Following the March 8 release of an undercover sting video of NPR executive Ron Schiller calling Tea Party members "racist," CBS initially gave no coverage to the ensuing scandal and resignations of him and NPR President Vivian Schiller. However, it turns out that the controversy was covered by a CBS News broadcast, the barely-watched 4 A.M. Morning News.

On Thursday's CBS Evening News, anchor Katie Couric did a news brief on House Republicans voting to de-fund NPR: "Republicans say NPR does well enough to fund itself, but Democrats say a cutoff of federal money would cripple some 600 public radio stations." She failed to make any mention of the scandal that preceded the vote.

By NB Staff | March 18, 2011 | 10:53 AM EDT

The liberally-biased mainstream media didn't let a catastrophe go to waste, using the Japanese tsunami as an opportunity to suggest, falsely, that Republicans would like to cut the budget for NOAA in such a way that would threaten the Pacific tsunami warning system.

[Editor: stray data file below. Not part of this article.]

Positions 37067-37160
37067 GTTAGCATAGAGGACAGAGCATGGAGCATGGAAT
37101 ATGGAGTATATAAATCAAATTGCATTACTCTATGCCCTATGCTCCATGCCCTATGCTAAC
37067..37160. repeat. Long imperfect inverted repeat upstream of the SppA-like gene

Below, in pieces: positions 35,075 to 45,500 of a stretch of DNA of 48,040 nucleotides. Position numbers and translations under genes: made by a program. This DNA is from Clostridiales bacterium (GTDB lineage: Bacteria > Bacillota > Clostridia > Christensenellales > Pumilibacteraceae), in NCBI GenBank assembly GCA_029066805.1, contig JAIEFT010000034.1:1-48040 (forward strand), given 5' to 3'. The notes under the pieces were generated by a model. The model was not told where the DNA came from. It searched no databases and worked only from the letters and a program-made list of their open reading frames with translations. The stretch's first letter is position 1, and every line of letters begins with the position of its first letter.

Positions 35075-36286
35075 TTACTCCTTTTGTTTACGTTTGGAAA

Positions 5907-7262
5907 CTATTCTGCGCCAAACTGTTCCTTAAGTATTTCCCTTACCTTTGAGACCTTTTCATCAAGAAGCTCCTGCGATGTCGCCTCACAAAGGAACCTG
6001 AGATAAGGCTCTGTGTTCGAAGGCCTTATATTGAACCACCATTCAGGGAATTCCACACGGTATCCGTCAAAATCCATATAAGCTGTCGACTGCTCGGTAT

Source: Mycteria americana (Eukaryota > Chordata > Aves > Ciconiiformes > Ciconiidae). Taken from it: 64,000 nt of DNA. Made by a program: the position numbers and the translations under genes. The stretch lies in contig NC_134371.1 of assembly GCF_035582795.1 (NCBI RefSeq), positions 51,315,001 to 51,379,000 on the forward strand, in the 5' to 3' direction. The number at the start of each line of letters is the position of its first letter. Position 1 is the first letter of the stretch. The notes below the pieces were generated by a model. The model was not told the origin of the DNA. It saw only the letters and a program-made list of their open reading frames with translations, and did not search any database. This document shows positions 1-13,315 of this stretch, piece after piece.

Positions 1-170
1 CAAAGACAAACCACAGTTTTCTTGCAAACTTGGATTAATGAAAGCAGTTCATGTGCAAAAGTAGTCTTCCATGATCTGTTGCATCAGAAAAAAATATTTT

NewsBusters publisher Brent Bozell told the audience of last night's "Hannity":


By Noel Sheppard | March 18, 2011 | 10:33 AM EDT

If you thought Helen Thomas telling Jews to get the hell out of Palestine was anti-Semitic, you ain't seen nothing yet.

The disgraced former White House correspondent is Playboy magazine's interviewee in April, and some of the hate-filled nonsense she spewed to her Jewish interviewer should shame those responsible for ever putting this woman in such a powerful press position:

By NB Staff | March 18, 2011 | 9:26 AM EDT